ABIDJAN, Ivory Coast — The elected president of this West African nation heralded “the dawn of a new era of hope” Monday when a bloody, four-month standoff ended with the capture of his rival, the longtime strongman who lost the vote but refused to give up power.
Video of former President Laurent Gbagbo being led into a room in a white undershirt was broadcast on television as proof of his detention. He would not sign a statement formally ceding power after losing a Nov. 28 election to economist Alassane Ouattara.
More than 1 million civilians fled their homes and untold numbers were killed in the power struggle between the two rivals that threatened to re-ignite a civil war in the world’s largest cocoa producer. Gbagbo’s security forces have been accused of using cannons, 60 mm mortars and 50-caliber machine guns to mow down opponents during the standoff.
“After more than four months of post-electoral crisis, marked by so many human lives lost, we are finally at the dawn of a new era of hope,” Ouattara said in an address to the nation on radio and television.
Ouattara cut short speculation that Gbagbo would be delivered to the International Criminal Court at The Hague, calling for an Ivorian investigation into the former president, his wife and their entourage.
“Every measure has been taken to assure the physical integrity of Mr. Laurent Gbagbo, his wife and all those arrested,” he said. “They will receive dignified treatment and their rights will be respected.”
Ouattara also said he intended to establish a truth and reconciliation commission and called on all fighters to put down their arms.
President Barack Obama welcomed Gbagbo’s capture, calling it a victory for the democratic will of the Ivorian people, who “have the chance to begin to reclaim their country, solidify their democracy and rebuild a vibrant economy.”
Gbagbo, who ruled the former French colony for a decade, was pulled from his burning residence by Ouattara’s troops after fighting earlier in the day. The pro-Ouattara forces had received support by French tanks and helicopters.
Residents of the commercial capital of Abidjan refrained from celebrating in public, still fearful of the many armed fighters prowling the streets and refusing to believe their leader had been arrested. Sporadic gunfire echoed across the city Monday night.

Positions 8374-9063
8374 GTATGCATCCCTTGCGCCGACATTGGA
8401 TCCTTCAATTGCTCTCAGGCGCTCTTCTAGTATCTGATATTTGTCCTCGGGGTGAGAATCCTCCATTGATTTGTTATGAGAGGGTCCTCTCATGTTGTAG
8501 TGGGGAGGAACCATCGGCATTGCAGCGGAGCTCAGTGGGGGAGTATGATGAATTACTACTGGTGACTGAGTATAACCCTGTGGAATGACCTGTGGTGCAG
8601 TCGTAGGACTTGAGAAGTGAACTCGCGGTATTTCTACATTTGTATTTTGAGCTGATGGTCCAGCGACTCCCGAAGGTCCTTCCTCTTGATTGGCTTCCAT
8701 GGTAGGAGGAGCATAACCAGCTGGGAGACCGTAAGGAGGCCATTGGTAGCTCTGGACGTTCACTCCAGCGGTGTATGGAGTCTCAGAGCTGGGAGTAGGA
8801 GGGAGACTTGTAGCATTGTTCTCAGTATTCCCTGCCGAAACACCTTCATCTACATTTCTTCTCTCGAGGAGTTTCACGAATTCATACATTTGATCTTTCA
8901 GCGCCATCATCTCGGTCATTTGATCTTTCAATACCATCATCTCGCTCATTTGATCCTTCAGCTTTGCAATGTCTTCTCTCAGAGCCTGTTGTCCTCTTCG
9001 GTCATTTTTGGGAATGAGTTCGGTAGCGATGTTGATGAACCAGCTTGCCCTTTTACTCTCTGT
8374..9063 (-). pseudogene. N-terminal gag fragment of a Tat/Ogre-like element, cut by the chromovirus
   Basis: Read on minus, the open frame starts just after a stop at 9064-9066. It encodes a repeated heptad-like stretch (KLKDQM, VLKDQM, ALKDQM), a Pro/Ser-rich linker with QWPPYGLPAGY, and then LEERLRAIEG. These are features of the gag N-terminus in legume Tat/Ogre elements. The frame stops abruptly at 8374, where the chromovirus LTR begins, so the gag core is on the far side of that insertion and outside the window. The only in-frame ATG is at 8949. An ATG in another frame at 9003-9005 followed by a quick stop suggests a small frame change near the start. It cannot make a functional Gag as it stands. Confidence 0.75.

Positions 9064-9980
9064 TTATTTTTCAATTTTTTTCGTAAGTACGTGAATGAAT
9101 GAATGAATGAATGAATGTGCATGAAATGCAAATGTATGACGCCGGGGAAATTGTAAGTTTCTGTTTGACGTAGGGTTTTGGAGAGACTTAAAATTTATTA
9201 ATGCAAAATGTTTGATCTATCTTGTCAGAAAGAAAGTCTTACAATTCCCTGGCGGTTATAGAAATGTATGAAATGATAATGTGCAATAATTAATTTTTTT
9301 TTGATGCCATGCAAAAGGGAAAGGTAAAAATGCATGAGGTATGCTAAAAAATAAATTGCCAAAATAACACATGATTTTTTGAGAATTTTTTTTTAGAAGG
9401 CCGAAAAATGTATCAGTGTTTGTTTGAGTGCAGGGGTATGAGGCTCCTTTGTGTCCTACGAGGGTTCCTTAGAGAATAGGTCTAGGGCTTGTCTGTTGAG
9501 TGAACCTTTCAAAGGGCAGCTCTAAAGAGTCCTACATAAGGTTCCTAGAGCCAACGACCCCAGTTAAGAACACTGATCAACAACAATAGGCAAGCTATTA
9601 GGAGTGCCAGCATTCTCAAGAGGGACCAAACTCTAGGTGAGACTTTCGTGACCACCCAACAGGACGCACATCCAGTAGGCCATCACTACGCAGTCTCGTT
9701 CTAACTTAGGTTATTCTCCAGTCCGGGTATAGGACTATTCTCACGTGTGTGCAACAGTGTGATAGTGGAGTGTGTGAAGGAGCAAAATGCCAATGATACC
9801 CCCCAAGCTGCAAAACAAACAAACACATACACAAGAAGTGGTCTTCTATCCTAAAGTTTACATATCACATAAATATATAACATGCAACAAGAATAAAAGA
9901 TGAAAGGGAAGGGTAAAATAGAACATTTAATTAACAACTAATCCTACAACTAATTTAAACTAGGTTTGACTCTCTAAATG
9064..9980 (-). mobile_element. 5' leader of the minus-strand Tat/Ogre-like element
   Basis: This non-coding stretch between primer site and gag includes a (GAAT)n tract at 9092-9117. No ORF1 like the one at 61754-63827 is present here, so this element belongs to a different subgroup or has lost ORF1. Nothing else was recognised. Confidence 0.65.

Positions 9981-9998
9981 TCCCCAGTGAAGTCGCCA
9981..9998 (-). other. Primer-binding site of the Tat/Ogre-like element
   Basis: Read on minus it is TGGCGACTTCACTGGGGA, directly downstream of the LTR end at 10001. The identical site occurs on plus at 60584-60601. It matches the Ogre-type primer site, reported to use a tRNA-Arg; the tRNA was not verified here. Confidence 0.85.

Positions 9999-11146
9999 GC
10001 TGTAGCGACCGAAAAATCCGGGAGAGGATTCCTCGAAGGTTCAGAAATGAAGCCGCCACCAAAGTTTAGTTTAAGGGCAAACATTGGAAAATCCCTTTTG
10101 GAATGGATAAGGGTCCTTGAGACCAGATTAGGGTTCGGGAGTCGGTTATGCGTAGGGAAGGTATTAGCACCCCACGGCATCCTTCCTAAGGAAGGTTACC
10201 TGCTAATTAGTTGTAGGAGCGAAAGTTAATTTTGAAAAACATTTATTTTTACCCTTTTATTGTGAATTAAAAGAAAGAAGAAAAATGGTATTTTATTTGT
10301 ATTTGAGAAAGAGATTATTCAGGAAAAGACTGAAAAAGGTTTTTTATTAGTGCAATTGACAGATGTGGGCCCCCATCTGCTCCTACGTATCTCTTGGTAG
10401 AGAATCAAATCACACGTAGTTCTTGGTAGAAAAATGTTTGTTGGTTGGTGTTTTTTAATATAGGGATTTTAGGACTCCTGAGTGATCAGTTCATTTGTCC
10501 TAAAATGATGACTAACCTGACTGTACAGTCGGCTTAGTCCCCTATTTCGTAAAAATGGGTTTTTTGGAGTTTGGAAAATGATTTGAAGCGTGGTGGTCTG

Gbagbo, 65, could be forced to answer for his soldiers’ crimes, even though an international trial threatens to stoke the divisions that Ouattara will now have to heal as president.
Gbagbo’s dramatic arrest came after days of heavy fighting in which French and U.N. helicopters fired rockets at arms depots around the city and targets within the presidential compound. Ouattara’s final push began just after French airstrikes ceased at around 3 a.m. Monday. A simultaneous French armored advance secured large parts of the city, and pro-Ouattara troops entered the presidential compound just after midday.
“We attacked and forced in a part of the bunker,” Issard Soumahro, a pro-Ouattara fighter at the scene, told The Associated Press.
He added that Gbagbo was tired and had been slapped by a soldier, but was not otherwise hurt.
Another pro-Ouattara fighter, Yaya Toure, said the assault was “hard in the beginning but we got up our courage to enter” the residence.
Gbagbo “tried to escape by the lagoon,” Toure said, adding that the French forces in helicopters “cut off his escape route, so he came back to his residence.”
“Then in the residence, we went in and took him,” he said. “It wasn’t the whites [the French] who took him — it was us.”
Other pro-Ouattara soldiers wore a few smiles, but mostly the men continued to concentrate on clearing the city of armed gangs.
Witnesses at the nearby Golf Hotel said Gbagbo was brought in with his wife, son and about 50 members of his entourage.
“The nightmare is over for the people of Ivory Coast,” Youssoufou Bamba, appointed by Ouattara as the country’s U.N. ambassador, said in New York. Bamba declared that Gbagbo will be brought to justice.
In the western town of Duekoue, pro-Ouattara forces fired into the air in jubilation, panicking refugees who fled in all directions or fell to the ground in terror. In villages east of Duekoue, people danced in the streets, waving tree branches. In one village, young men paraded with the orange, white and green Ivorian flag.
“This is an end of a chapter that should never have been,” U.N. Secretary-General Ban Ki-moon said. “We have to help them to restore stability, rule of law, and address all humanitarian and security issues.”
Ouattara’s ambassador to France, Ali Coulibaly, told France-Info radio that Gbagbo “must answer for the crimes against humanity that he committed.”
Some critics of Gbagbo had accused him of clinging to power in part to avoid prosecution by the International Criminal Court.
Ivan Simonovic, assistant secretary-general for the U.N. High Commissioner for Human Rights, told reporters that teams from his office saw the bodies of around 400 people even before the wave of violence that culminated in Gbagbo’s arrest.